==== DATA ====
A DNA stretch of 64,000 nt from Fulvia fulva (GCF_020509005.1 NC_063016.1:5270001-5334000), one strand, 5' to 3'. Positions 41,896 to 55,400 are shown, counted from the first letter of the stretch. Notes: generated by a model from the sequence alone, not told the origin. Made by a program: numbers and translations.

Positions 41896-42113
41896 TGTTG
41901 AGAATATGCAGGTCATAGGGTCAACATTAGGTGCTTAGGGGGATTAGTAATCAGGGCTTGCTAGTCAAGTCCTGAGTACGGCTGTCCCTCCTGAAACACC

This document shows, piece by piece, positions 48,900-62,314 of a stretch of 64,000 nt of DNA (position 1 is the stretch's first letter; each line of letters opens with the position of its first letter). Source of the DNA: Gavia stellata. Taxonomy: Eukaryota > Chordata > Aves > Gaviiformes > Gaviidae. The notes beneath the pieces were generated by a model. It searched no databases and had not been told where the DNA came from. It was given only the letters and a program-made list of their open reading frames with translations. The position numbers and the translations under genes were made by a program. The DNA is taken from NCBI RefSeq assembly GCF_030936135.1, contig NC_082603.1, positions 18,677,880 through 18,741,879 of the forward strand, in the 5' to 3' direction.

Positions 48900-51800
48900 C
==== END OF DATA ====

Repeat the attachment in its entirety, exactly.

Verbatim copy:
A DNA stretch of 64,000 nt from Fulvia fulva (GCF_020509005.1 NC_063016.1:5270001-5334000), one strand, 5' to 3'. Positions 41,896 to 55,400 are shown, counted from the first letter of the stretch. Notes: generated by a model from the sequence alone, not told the origin. Made by a program: numbers and translations.

Positions 41896-42113
41896 TGTTG
41901 AGAATATGCAGGTCATAGGGTCAACATTAGGTGCTTAGGGGGATTAGTAATCAGGGCTTGCTAGTCAAGTCCTGAGTACGGCTGTCCCTCCTGAAACACC

This document shows, piece by piece, positions 48,900-62,314 of a stretch of 64,000 nt of DNA (position 1 is the stretch's first letter; each line of letters opens with the position of its first letter). Source of the DNA: Gavia stellata. Taxonomy: Eukaryota > Chordata > Aves > Gaviiformes > Gaviidae. The notes beneath the pieces were generated by a model. It searched no databases and had not been told where the DNA came from. It was given only the letters and a program-made list of their open reading frames with translations. The position numbers and the translations under genes were made by a program. The DNA is taken from NCBI RefSeq assembly GCF_030936135.1, contig NC_082603.1, positions 18,677,880 through 18,741,879 of the forward strand, in the 5' to 3' direction.

Positions 48900-51800
48900 C